Last week we posed two questions to District 10 Parish Councilman John Cagnolatti:
- How would you characterize John Cagnolatti’s 3.5 years on the council (of what are you most proud, any regrets, etc)?]
- What do you hope to accomplish in the future?
His reply, unedited and unadulterated, can be read…
That response is the first we’ve ever received after dozens of emails sent to Cagnolatti, many of which were forwarded by your writer as a constituent assuring any reply was “off the record” and not for dissemination.
Cagnolatti’s 2015 electoral success coattailed on Kenny Matassa’s campaign for parish president. The Political Action Committee, SaveGonzales, formed to recall two Gonzales City Council members in 2014 took up Matassa’s (and Cagnolatti’s) cause four years ago and Cagnolatti has dutifully supported the Matassa administration, nearly without fail.
Cagnolatti and Matassa served four years together on Gonzales’ City Council.
The single outlier was the District 10 representatives “No Confidence” vote after Matassa was indicted in 2017. His tenure on the Parish Council has been unremarkable, otherwise. Elevated to chair the Personnel Committee, nothing more than a rubber-stamp for predetermined appointments to various boards and commissions, Cagnolatti’s carries Kenny’s water. There is a reason those committee proceedings are the only ones not televised on AP 21.
Cagnolatti listed the following as “accomplishments” since taking office in January 2016:
- Traffic Impact Fees – After years of kicking the can down the road, in April of 2016 the Council imposed traffic impact fees on new developments. Since this ordinance became law, over $7 million has been generated to improve our infrastructure.
- Move Ascension Program – The single biggest problem facing Ascension Parish is traffic congestion. For the first time that I can recall, the Parish Council has made a meaningful and significant investment in improving traffic in Ascension Parish. The total program invests more that $35 million in roads without raising taxes.
- Sewer System – After almost 30 years of talking about a parish wide sewer system, during this term it became a reality. No longer will 2.3 million gallons of treated affluent be dumped in Bayou Manchac. The regional sewer treatment will be funded by a public-private partnership; therefore, no new taxes were needed.
- Economic Development – Supported, approved funding and worked closely with Ascension Economic Development Corporation. Since January 2016 six new projects and ten expansion projects have invested over $2,185,000,000 and created 508 new jobs in Ascension Parish
- Citizens Service Center – Approved concept and funding for direct phone line for citizens to request assistance and be contacted within 48 hours by proper Parish department or agency.
- Drainage – Made significant improvements to reduce the risk of flooding: installed seventh pump at Marvin Braud Pump Station; funded New River drainage improvement project; and reinstated the Parish-wide drainage maintenance program.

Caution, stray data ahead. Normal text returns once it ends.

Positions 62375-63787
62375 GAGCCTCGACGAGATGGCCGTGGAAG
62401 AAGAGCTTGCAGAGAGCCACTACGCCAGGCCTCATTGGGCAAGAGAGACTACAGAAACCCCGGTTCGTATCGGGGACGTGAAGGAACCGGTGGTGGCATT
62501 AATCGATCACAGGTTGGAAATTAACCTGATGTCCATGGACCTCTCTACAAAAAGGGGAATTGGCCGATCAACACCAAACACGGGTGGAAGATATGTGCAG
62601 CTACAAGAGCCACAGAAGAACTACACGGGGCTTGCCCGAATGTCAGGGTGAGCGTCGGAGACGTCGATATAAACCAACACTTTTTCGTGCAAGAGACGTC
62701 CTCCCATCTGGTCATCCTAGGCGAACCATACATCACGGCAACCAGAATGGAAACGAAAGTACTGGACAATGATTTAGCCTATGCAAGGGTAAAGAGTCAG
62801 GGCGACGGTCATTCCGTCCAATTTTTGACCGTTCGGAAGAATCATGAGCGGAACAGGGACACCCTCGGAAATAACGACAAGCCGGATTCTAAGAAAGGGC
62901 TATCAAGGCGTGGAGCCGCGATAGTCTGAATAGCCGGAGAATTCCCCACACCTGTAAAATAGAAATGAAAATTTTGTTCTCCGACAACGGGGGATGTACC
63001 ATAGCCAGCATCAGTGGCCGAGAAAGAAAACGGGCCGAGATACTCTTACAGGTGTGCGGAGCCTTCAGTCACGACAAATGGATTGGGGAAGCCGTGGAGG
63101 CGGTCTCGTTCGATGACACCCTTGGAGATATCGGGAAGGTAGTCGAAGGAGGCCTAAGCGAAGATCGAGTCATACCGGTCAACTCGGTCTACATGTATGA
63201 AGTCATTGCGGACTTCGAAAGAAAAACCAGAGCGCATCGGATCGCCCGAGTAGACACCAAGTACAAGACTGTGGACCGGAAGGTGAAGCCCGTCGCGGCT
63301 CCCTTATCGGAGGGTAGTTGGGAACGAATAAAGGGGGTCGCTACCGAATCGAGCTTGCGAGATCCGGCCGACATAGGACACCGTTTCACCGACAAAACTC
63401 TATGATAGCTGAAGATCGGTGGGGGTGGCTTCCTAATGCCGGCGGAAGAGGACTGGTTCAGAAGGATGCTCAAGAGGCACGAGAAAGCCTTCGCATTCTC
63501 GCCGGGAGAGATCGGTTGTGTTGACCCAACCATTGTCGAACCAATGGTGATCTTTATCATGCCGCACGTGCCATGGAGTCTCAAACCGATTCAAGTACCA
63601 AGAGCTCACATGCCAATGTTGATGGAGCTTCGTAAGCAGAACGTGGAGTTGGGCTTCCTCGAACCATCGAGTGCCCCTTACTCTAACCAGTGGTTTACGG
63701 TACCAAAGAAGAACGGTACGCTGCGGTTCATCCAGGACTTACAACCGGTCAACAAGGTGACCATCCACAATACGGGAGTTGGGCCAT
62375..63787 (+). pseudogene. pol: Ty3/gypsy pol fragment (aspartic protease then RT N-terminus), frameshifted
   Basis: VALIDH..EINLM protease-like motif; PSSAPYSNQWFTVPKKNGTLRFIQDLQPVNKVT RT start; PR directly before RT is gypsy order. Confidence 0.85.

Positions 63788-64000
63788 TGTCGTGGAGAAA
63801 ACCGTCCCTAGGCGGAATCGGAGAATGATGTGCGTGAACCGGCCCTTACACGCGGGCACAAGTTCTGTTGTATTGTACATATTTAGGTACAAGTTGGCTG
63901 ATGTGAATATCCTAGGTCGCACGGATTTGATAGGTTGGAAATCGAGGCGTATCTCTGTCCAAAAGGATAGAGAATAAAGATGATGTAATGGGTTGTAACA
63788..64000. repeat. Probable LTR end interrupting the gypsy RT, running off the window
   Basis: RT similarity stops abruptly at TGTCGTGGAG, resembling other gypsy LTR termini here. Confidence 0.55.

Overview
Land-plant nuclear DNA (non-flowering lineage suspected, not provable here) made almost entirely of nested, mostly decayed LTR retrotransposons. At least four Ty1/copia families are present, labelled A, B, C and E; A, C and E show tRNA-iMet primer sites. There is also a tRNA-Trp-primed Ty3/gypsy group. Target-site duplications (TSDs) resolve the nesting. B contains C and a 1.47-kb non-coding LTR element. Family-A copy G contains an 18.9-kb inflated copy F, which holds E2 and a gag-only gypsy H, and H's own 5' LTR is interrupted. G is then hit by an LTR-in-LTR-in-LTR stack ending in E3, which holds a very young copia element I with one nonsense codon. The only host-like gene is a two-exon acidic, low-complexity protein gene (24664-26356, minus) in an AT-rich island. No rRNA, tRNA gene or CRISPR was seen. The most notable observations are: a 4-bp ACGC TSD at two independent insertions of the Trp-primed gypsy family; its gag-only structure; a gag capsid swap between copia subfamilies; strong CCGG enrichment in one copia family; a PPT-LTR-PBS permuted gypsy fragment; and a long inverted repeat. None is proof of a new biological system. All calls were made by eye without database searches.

- Animal Services – With voter-approved funding, the Animal Service Department will be expanded and a new animal shelter will be constructed.
- Master Plan – Contracted CPEX to develop comprehensive Master Plan to include land use, transportation, drainage and recreation to provide Planning Commission guidelines for managing future growth.
The proposed Cooperative Endeavor Agreement with Ascension Sewer, LLC must be a done deal, even though the agreement has not been presented, not publicly at least. The referenced Master Plan has been roundly criticized with one candidate for parish president vowing to get it repealed.
Oddly enough, some of the harshest criticism leveled at the council and administration is for not doing enough to “reduce the risk of flooding” after 2016’s devastation. Most recently (on June 6) Cagnolatti voted to uphold Matassa’s veto of a long-awaited fill ordinance. He was appointed to the committee impaneled by President Matassa to produce a replacement.
The final product is being presented at Thursday’s (August 1) Council meeting
Cagnolatti was, indeed, credited with the decision to remove New River’s weir, a project expanded to dredge 2.7 miles of the major drainage artery.
“His decision, from his district,” insisted EA Drainage Chairman (and relic of Police Jury governance) Dempsey Lambert in October 2017. “I mean this is his decision.”
Supposedly, the project is about to commence after former Drainage Director Bill Roux wobbled and wavered from one plan to another, insisting from the outset that the City of Gonzales would have to foot half the bill.
It was Mayor Barney Arceneaux who stepped up to protect citizens of the city who would have been double taxed. Cagnolatti said nothing, not a single word to prevent what would have been a travesty for those city dwellers who make up nearly half of his District 10 constituency.
NOTE: Your writer sent multiple emails to Cagnolatti concerning this issue, none graced by a response.
When it was revealed that the city contributes $3.5 million annually to EA Drainage operations, it was impossible to justify charging more for the, then estimated, $4.2 million project. The weir in question is not within the city limits. Only 1.2 of the 2.7 miles of New River to be dredged lies within Gonzales.
And then there’s…
If you support Kenny Matassa, John Cagnolatti is the council rep for you.